Friday, 8 February 2013

Reggio Emilia

Why Reggio Emilia?

My favourite lecturer at uni nine years ago ignited the first spark of my now passion for early childhood teaching. She showed us her photos of her trip to Reggio and tour of the early childhood centres there. I'm kicking myself that I haven't been to any of the centres as I'm sure I've travelled past the town by train two or three times over the years. One of my friends at work told me the other day that when she came to the centre for her interview she asked about the centre's philosophy. They told her it was based on Reggio Emilia. Interestingly, although the centre does promote many of the practices of the Reggio Emilia philosophy, many members of staff probably aren't aware of this or what it involves. Good idea for training, I might suggest it!

Reggio Emilia philosophy has several main principles:

- That the environment is considered to be the third teacher
- That parent partnerships and involvement should be encouraged
- That the teacher is seen as a co-learner and facilitator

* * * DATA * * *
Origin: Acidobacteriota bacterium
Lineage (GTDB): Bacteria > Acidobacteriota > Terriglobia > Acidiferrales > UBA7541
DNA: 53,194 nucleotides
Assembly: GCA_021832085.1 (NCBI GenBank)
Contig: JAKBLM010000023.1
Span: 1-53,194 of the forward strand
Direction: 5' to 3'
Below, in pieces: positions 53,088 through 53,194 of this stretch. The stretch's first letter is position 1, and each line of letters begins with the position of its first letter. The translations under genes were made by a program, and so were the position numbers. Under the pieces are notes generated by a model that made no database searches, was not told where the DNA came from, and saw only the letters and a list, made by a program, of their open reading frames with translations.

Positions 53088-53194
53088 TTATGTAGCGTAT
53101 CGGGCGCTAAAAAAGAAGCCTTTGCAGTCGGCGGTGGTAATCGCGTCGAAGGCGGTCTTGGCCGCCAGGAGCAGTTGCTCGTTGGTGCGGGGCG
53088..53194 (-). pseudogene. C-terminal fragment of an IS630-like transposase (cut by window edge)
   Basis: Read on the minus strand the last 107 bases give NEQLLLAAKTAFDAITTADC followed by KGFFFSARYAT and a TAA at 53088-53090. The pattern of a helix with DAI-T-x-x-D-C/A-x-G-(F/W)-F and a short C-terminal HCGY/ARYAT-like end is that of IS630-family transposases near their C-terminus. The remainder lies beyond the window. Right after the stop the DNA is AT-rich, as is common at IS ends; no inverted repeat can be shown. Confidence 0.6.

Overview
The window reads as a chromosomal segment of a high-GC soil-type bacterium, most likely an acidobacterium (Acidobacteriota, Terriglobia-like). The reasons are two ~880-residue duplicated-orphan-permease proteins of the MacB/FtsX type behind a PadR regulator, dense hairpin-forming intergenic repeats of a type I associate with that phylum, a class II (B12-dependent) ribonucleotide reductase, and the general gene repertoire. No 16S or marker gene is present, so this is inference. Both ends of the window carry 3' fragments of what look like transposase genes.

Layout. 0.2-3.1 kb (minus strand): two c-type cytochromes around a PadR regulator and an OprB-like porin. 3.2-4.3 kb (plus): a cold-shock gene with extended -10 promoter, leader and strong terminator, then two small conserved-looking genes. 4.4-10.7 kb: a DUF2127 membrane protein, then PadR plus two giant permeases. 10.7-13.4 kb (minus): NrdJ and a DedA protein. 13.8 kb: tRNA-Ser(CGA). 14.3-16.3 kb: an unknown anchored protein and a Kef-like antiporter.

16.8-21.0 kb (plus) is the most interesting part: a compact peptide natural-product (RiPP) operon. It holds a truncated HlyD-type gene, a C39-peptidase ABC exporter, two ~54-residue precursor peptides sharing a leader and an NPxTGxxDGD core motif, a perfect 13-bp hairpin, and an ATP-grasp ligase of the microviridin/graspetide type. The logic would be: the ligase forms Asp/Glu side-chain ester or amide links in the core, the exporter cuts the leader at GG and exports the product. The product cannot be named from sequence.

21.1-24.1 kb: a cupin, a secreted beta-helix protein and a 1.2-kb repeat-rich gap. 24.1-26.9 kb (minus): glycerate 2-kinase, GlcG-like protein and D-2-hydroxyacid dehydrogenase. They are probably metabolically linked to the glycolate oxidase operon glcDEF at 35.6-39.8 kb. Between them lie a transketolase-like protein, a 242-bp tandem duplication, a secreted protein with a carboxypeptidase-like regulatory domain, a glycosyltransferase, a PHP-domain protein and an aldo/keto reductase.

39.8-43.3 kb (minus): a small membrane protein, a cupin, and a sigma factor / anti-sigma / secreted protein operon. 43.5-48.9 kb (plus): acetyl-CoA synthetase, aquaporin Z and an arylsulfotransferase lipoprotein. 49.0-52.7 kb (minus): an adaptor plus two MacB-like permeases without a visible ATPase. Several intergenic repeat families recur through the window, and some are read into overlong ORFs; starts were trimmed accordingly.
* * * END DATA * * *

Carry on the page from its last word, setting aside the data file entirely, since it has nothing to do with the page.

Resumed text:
- That plants, natural light and a shared, open learning space is used (called the piazza)
- That community involvement is encouraged
- That there are a hundered languages of children (ways that children express creativity and learning)
- That long-term projects are encouraged
- That children's conversations are recorded as evidence of learning

These principles fit in nicely with the framework, which encourages us to create learning environments, involve parents and the community, engage in shared learning with children, enable children to develop as effective communicators by expressing themselves in myriad ways, support children in extending and building on their learning, and assess children's learning by documenting and analysing it. I believe that we should be open to all philosophies and evaluate them through the lens of our own understanding and experience, but based on the similarities between Reggio Emilia and the EYLF we probably should develop a greater understanding of the philosphy. I'm sure the Italians knew what they were on about!

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